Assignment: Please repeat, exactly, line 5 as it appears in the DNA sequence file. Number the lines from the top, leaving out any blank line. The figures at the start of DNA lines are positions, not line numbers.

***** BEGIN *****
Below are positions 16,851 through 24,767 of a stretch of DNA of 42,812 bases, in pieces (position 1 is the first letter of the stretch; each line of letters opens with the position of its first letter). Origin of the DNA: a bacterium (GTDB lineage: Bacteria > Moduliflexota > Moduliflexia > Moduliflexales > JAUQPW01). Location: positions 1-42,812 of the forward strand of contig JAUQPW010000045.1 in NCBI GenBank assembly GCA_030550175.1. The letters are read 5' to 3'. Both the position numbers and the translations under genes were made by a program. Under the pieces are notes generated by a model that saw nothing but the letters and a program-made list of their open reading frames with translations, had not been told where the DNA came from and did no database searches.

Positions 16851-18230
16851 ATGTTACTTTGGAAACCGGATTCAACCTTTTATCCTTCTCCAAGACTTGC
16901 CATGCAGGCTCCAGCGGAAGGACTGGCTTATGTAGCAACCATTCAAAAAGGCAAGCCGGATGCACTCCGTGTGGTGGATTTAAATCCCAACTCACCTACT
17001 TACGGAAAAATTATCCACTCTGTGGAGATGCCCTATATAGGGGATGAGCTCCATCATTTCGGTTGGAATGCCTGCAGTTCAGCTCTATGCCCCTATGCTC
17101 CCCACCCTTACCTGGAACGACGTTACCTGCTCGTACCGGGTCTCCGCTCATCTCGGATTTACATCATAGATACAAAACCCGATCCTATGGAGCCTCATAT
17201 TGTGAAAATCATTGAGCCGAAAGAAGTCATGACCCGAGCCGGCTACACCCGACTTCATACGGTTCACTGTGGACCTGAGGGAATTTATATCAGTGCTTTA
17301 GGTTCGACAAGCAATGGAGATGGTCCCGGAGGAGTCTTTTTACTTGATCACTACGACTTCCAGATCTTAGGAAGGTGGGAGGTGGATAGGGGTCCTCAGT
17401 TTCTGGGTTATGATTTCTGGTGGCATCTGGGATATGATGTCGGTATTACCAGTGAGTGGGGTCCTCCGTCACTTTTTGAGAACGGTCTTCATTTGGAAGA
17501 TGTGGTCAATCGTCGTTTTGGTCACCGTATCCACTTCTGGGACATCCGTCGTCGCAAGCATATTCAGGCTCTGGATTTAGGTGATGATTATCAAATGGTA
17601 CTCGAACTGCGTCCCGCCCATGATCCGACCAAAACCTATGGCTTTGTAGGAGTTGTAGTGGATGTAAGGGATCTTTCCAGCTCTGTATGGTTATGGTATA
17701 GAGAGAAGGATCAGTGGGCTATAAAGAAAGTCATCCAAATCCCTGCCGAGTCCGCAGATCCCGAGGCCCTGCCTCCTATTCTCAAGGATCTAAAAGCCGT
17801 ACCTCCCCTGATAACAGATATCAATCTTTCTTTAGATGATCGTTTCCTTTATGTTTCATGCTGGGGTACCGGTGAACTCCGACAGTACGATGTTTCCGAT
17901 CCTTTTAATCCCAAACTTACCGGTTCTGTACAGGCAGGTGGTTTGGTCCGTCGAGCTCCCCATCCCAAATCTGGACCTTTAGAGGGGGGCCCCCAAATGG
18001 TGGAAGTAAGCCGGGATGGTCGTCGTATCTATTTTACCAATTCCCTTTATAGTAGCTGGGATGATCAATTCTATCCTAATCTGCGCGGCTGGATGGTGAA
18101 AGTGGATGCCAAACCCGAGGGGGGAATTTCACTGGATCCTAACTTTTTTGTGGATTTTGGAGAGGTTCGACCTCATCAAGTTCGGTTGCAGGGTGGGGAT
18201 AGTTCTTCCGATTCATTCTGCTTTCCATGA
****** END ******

17001 TACGGAAAAATTATCCACTCTGTGGAGATGCCCTATATAGGGGATGAGCTCCATCATTTCGGTTGGAATGCCTGCAGTTCAGCTCTATGCCCCTATGCTC